An output transformer 250, preferably provided within the mobile commerce system 200, receives the self-contained business transaction capsules 240, 242, 244, 246 generated by the input transformer 230 and broadcasts them via any number of suitable channels of distribution. The output transformer 250 may be a software application, used in conjunction with the necessary hardware, such as a wireless transmitter (e.g., radio transmitter, cellular transmitter, satellite transmitter, infrared transmitter, etc.), to broadcast the eCapsules 240, 242, 244, 246. The output transformer 250 may be a dedicated hardware component as well, such as firmware. The transmitter(s) need not necessarily be integrated with the mobile commerce system 200, but may be connected downstream via a network or a direct connection. The output transformer 250 may also provide the eCapsules 240, 242, 244, 246 to several transmitters at a time, which ultimately broadcast the eCapsules 240, 242, 244, 246 to the portable electronic devices 260, 262, 264. Some examples of output transformers may include: (1) Wireless Application Protocol (WAP) transformers, to transform the eCapsules 240, 242, 244, 246 for broadcast in the WAP protocol; (2) Palm Operating System (OS) transformers, to transform the eCapsules 240, 242, 244, 246 for use with the Palm personal digital assistants (PDAs); and (3) banner advertisement transformers, to create banner advertisements for the eCapsules 240, 242, 244, 246, on, for example, a Web site. For example, if the portable electronic device 260, 262, 264 is a cellular telephone utilizing the WAP protocol, then the output transformer 250 is adapted to transmit the eCapsules 240, 242, 244, 246 over a cellular transmitter utilizing a cellular signal to the cellular telephone.
As mentioned above, the portable electronic device 260, 262, 264 is preferably a mobile wireless-enabled device, such as a cellular telephone, a PDA having wireless transmission capabilities, or a laptop computer having wireless transmission capabilities. The portable electronic device 260, 262, 264 preferably includes a microprocessor and memory storage (such as semiconductor memory, hard disk, optical disk, magnetic disk, etc.) to process and store the self-contained business transaction capsules 240, 242, 244, 246. Accordingly, once the eCapsules 240, 242, 244, 246 have been broadcasted to the portable electronic device 260, 262, 264 and stored therein, each of the eCapsules 240, 242, 244, 246 is adapted to complete an entire transaction by responding to a user's input and commands.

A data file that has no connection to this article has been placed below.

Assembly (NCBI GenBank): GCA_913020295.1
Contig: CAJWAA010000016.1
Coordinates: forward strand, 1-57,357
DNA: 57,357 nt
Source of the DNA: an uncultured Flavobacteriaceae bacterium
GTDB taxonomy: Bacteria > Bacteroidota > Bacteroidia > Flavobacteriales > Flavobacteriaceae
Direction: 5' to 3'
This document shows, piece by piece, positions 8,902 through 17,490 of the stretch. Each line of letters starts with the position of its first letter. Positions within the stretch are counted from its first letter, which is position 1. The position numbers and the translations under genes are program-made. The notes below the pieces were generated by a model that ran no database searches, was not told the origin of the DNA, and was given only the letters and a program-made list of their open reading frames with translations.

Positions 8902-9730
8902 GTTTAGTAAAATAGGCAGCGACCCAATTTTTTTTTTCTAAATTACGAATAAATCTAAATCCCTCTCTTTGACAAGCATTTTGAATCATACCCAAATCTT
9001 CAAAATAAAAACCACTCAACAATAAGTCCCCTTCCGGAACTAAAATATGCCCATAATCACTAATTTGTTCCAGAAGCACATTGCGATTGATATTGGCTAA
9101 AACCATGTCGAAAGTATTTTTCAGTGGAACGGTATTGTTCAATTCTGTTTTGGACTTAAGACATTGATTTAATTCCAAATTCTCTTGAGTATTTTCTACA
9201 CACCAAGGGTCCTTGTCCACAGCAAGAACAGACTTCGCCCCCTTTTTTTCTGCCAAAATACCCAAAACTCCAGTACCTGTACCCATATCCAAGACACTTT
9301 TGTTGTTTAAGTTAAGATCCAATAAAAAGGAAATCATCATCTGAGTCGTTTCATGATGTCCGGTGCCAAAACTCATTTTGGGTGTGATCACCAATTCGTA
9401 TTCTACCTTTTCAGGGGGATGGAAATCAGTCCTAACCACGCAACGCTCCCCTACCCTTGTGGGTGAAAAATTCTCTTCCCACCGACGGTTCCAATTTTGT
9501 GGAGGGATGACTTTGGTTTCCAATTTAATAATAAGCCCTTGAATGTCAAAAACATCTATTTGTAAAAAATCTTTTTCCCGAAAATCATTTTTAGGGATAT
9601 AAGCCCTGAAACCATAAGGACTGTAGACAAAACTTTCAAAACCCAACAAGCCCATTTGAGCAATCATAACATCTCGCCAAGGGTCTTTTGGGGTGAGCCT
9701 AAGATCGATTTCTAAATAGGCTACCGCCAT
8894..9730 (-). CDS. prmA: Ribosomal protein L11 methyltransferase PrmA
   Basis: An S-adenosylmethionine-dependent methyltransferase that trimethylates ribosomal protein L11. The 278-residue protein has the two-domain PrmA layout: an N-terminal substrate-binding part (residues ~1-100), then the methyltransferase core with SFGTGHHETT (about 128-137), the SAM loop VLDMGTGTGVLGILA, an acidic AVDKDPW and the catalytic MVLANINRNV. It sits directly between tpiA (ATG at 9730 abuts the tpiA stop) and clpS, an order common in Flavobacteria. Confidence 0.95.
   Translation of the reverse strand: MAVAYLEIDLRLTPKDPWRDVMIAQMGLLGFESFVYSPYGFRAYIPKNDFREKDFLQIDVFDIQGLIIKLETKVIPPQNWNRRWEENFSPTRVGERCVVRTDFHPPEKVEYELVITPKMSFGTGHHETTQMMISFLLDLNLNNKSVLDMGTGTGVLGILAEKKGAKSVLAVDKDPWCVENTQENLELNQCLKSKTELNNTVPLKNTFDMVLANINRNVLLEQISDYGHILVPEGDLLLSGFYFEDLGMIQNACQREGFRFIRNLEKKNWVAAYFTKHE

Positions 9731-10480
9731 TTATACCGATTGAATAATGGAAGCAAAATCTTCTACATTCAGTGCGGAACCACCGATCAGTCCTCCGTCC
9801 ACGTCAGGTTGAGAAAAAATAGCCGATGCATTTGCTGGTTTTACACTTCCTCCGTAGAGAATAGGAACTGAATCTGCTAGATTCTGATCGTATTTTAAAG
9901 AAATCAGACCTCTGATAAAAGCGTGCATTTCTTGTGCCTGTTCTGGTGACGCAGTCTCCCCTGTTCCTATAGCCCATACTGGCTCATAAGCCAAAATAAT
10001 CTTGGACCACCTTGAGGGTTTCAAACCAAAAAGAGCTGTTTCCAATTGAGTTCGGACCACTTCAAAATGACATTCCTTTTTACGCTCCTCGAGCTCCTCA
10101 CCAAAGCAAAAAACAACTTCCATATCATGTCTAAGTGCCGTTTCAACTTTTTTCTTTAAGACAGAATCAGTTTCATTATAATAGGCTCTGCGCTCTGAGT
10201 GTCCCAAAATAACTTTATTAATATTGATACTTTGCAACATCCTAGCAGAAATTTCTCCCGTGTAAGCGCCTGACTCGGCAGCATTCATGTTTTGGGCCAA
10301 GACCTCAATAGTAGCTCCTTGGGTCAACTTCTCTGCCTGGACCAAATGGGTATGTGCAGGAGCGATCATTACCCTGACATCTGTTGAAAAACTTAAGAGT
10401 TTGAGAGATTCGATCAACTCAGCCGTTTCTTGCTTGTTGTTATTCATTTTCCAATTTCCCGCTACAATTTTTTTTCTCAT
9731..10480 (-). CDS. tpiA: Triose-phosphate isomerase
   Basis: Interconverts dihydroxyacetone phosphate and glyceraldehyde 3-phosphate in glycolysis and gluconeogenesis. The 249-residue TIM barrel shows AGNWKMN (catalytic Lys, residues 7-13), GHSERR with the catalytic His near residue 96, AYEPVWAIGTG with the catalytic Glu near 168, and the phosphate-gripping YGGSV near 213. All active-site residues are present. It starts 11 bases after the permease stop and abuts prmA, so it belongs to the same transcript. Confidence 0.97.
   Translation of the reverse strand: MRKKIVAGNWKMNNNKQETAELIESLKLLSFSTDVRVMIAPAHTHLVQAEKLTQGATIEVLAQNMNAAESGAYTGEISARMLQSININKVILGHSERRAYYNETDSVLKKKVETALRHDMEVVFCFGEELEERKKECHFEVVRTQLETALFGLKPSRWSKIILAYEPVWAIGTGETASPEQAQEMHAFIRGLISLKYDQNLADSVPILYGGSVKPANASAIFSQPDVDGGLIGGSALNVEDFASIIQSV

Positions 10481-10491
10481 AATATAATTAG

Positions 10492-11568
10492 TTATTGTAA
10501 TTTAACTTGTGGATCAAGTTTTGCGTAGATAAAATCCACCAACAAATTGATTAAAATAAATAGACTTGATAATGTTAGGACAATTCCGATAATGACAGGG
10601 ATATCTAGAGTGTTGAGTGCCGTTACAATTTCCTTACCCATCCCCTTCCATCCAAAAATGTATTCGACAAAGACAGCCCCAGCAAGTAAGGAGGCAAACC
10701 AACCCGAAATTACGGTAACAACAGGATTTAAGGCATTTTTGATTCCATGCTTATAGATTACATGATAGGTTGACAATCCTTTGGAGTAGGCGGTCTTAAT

Once the user has inputted the required information on the portable electronic device 260, 262, 264 to complete a transaction, the transaction logic of the self-contained business transaction capsule 240, 242, 244, 246 is adapted to perform any necessary data processing on the portable electronic device 260, 262, 264 and transmit completed transaction data, preferably back to the mobile commerce system 200 to complete the transaction. For example, the portable electronic device 260, 262, 264 may transmit completed transaction data via a cellular transmitter utilizing the WAP protocol back to the mobile commerce system 200 over a cellular signal.